Letter to a Denmark Hopeful


It's funny because the first exchange student I talked to before I came to Denmark was named Eric. I am here with Rotary, by far the best exchange program to go with if you A) Like to save money B)Like to have contact with other exchange students C) Like to go on trips with random old men from your host country (I went to bornholm, this little island off the coast of sweden D) want to go on a cheap tour around Europe at the end. I know these things, I went to Costa Rica for 2 months with AFS, and it cost about 5,000 bucks. This exchange is costing 1500 for the plane ticket, and some insurance, along with necessary clothing and spending money. But Rotary gives about 60 bucks a month.

Let me tell you a little about this crazy land.

Denmark has a population of around 5 million. The population is mostly on Sjælland, the island with Copenhagen on it. Copenhagen is an old, wonderful city with no skyscrapers. Denmark isn't amazing in the nature, since it is mostly flat with little forests and fjords here and there, but the buildings always get me. Some of them are older than America.


I have just been to Southern Sweden, but it is not all that different from Denmark. Things are farther apart, the language is much easier to pick out individual words (in danish, hvad hedder du? is pronounced vel hilla du.) Nothing looks like it sounds in either language. Let me tell you that you are going into the realm of Scandinavia, where most of the population will want to speak english with you, because their languages are supposedly so hard to learn. But I have been here for 4 months and I am about 50% fluent, which means I can spend a whole day speaking danish to get what I want and know what I want. I cannot get into political discussions, but with a fine mix of english and danish, called danglish, one can basically get around and not be stared at. well i dunno, i still get stared at when i speak english. it feels like everyone on the street/train/store is listening to exactly what I say.

Danish people are cold until you A) know them or B)speak danish. This was my observation in going into a Danish school, where the kids are together for every class for 3 years. they don't have cliques really, people just hang out with their class. People are willing to speak english to you, but have a more difficult time nursing you through your first few danish conversations. sometimes when you are standing with a stranger and your danish friends, no one introduces you. sometimes people don't say goodnight, sometimes people don't talk to you...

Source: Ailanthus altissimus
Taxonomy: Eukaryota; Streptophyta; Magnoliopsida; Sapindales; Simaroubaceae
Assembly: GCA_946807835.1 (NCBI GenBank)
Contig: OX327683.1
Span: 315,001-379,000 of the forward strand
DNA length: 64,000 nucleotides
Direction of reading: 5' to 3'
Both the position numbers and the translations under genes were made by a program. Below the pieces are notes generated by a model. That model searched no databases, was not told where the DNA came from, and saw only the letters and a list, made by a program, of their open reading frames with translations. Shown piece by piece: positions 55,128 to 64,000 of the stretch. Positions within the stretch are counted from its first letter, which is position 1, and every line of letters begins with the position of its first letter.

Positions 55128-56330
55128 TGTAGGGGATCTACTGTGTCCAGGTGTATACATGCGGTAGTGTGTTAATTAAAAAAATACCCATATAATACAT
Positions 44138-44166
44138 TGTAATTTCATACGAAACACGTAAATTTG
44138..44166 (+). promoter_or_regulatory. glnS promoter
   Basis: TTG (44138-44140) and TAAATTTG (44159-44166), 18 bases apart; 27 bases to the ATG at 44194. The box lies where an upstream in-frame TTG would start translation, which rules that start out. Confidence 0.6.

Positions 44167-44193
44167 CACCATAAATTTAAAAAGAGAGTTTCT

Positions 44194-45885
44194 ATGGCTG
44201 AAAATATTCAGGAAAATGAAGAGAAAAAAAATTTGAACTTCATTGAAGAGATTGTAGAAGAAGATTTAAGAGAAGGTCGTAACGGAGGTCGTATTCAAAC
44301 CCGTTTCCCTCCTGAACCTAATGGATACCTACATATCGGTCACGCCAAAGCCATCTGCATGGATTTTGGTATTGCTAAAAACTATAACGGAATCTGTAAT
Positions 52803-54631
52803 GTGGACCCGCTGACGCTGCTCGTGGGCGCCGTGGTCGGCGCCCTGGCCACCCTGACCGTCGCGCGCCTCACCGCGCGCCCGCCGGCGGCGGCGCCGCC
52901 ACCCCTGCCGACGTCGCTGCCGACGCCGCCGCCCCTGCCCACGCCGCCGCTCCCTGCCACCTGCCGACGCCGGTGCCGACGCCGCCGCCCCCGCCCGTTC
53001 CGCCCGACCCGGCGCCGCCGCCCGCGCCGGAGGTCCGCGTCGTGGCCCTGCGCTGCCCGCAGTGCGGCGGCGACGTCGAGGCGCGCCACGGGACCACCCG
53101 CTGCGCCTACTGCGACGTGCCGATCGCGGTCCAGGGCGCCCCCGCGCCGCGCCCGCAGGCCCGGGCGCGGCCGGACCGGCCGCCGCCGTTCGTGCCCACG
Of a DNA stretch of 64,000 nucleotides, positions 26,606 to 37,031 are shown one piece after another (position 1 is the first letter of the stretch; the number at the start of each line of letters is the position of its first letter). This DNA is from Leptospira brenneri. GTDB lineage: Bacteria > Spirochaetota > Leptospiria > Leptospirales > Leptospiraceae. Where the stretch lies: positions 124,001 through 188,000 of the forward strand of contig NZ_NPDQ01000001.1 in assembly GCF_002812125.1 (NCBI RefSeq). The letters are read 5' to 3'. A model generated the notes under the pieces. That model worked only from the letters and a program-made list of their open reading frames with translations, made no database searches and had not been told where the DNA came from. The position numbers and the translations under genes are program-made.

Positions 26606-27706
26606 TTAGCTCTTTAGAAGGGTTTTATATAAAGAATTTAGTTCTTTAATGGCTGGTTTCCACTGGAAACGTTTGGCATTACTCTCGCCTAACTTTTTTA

You asked how people dressed... they dress preppy. they like the colors blue tan and black. they wear black leather coats, high shoes. the boys wear preppy sweaters. people mostly shop in the same places and wear the same clothes, but it's strangely okay. they don't really care about looking the same, i think it makes them feel more connected with eachother.

Do you like living there?

Any exchange is hard. Sometimes I wonder why I ended up in Denmark. I do like living here because it is very different from the US. Things make a little more sense, the laws are very relaxed, we drink a lot of beer and have fun. danish people are like siblings when you are drunk with them, but at school the next day they are a little cold.

Whats the biggest diffence?

either the drinking laws, the relaxation of sex, the getting around on the trains and buses for everything, the flexible school system, the LANGUAGE!

And is it better or worse then you expected?

A cheesy rotary quote goes like this: It's not good, it's not bad, it's just different. It is so damn true. I really hope I didn't spoil Denmark, I think you should email some more people that are over here. I have come to know this place as life, with its ups and downs. i have not been homesick, i haven't been too depressed. scandinavia is a beautiful place with beautiful looking people, but the fact is you can never ever become one of them.

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